An offseason blueprint for the Redskins—Should the Redskins focus their free agency money on keeping their own? In addition to unrestricted free agents Zach Brown and Trent Murphy, they need to consider extensions for Brandon Scherff, Preston Smith, and Jamison Crowder. That could chew up a bunch of the approximately $31 million of cap space that they have. They may get some help on the market but most of their improvement should come from the draft and from within.

Redskins offseason will hit warp speed soon—With the exception of the Alex Smith trade, which actually hasn’t happened yet, there hasn’t been much going on with the Redskins. That is going to change soon, check out the post for the calendar and how the events matter for the Redskins.

No mixed messages from Alex Smith—In a radio interview, Alex Smith said that he was “jacked” to be a part of the Redskins. Now, the phrase often repeated here is that you shouldn’t listen to what they say, you should watch what they do. And the moment that he signs the reported four-year extension that he has negotiated with the team, a deal that likely would put him in Washington for the rest of his career, we will see his actions backing up his words. Then we will know.

What we know, and what we think, of the Su'a Cravens situation—This will be a true test of the acumen of the front office. It’s a very tricky situation. The Redskins have to decide if they want to keep Cravens. Should they decide to keep him, there will be a lot of smoothing over of ruffled feelings that would need to be done over and trust in Cravens would have to be restored. If they don’t want him around, they have to make it look like they are willing to go into the season with him in order to be able to trade him. Otherwise, teams may just wait for them to cut him and sign him as a free agent. Again, don’t listen to what they say, watch what they do.

Tweet of the week

Quarterback is not the only NFL position with rising salaries. The players teams hire to try to stop opposing QBs, cornerbacks, are getting expensive, too. Bashaud Breeland is a good cornerback, not a great one. His coverage skills are solid, he’s a good team player (if a bit of a hothead at times) and his work ethic is not questioned. For a fourth-round pick who everybody thought left Clemson a year too early, he has done well for himself But he hasn’t made a Pro Bowl and he hasn’t even come close enough to be considered a snub. Breeland has eight interceptions in four years in the league with a high of three in 2016.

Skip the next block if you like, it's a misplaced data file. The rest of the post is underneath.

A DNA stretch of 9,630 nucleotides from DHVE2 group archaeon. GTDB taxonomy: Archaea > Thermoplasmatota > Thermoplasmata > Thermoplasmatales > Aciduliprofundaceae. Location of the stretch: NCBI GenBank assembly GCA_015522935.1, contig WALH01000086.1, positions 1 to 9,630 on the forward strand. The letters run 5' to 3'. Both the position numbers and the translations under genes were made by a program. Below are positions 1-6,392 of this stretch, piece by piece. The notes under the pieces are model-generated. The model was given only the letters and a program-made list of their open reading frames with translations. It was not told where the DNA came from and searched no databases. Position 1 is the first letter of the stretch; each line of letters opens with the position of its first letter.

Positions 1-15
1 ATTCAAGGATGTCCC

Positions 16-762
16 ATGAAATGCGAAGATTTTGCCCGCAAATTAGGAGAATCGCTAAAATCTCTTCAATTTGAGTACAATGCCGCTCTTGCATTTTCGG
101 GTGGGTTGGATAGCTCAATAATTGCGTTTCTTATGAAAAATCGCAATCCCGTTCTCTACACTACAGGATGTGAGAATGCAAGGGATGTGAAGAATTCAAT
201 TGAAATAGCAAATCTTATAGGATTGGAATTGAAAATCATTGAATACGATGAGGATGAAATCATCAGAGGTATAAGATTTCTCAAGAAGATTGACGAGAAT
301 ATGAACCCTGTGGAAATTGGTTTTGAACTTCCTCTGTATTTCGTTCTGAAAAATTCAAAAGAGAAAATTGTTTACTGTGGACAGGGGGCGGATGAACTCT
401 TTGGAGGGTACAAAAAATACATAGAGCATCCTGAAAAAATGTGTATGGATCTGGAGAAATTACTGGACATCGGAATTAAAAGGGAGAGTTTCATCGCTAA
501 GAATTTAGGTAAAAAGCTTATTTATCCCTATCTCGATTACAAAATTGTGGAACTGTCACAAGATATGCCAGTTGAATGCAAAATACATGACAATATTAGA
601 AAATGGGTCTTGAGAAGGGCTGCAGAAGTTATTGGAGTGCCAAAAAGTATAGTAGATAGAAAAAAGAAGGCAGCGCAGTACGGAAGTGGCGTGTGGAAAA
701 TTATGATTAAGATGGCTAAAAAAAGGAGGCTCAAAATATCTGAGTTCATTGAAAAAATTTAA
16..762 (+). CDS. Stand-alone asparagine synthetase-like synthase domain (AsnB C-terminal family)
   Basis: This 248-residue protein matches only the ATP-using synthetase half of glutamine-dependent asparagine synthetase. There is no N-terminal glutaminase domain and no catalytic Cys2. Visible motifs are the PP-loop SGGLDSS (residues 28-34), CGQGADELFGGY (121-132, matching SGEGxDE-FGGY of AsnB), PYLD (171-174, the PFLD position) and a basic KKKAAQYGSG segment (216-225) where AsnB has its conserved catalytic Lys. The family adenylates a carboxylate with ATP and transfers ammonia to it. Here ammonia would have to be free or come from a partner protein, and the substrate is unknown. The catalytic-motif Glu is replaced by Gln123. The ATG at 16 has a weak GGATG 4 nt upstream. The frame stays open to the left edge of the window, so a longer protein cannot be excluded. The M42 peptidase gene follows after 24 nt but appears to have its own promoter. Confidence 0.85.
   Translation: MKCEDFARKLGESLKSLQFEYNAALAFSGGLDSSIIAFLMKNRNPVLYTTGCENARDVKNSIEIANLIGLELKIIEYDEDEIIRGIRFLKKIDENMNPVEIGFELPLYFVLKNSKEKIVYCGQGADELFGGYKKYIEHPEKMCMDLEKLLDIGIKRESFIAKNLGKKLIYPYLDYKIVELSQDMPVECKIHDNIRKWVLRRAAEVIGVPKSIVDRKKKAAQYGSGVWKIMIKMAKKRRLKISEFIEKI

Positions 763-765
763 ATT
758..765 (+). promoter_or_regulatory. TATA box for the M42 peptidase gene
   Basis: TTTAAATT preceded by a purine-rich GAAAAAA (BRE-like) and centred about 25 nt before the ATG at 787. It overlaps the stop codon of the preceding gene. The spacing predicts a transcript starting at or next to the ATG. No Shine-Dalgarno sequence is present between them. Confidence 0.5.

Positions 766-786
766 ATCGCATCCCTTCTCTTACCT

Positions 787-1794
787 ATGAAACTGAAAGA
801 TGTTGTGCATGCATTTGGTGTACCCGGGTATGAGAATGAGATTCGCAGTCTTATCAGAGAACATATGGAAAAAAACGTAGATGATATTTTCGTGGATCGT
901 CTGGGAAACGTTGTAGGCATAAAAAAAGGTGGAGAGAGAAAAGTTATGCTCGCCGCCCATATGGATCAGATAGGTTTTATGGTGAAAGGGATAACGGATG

The price tag for good at cornerback is likely to be in the vicinity of $10 million per season. And good for him if he gets it. But with the Redskins employing Josh Norman, who has cap hits in the range of $14.5 million-$16.9 million over the next three years, it would be difficult to fit him in. Truth be told, Breeland has probably been destined to leave as a free agent ever since Norman signed his contract in April of 2016.

Stay up to date on the Redskins. Rich Tandler covers the team 365 days a year. Like his Facebook page and follow him on Twitter @TandlerNBCS.


Days until:

—NFL Combine (3/1) 12
—NFL Draft (4/26) 68
—2018 NFL season starts (9/9) 204

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Cousins would reportedly look to file grievance if Redskins use franchise tag on him

Cousins would reportedly look to file grievance if Redskins use franchise tag on him

The Redskins might try to franchise tag quarterback Kirk Cousins to try to get some compensation for him as he leaves. But Cousins’ camp might not let that happen without a fight.

According to Albert Breer of the MMQB, Cousins might file a grievance if he is tagged, saying that the Redskins would be violating the spirit of the rules regarding the use of the franchise tag. He would be seeking to have the tag voided because the team clearly isn ’t interested in reaching a long-term deal with him given the acquisition of Alex Smith. The tag is supposed to be used to buy time to get an agreement done, not to squat on a player’s rights in order to trade him.

There is precedent for the tag being used in order to facilitate a trade. In 2009, the Patriots tagged quarterback Matt Cassel. They clearly had no intention of keeping him as they had Tom Brady on the roster. But New England pulled it off, shipping Cassel and linebacker Mike Vrabel to the Chiefs for a second-round pick.

But it is up to the player to object to being tagged and for whatever reason Cassel and his agent went along with the tag and trade rather than fighting for free agency.

It looks like Cousins ’camp won’t go as quietly.

It’s up to the Redskins to make the first move. The window to be able to tag a player opens on Tuesday with the deadline coming on March 6. We will see how things play out after that.


Stay up to date on the Redskins. Rich Tandler covers the team 365 days a year. Like his Facebook page

and follow him on Twitter @TandlerNBCS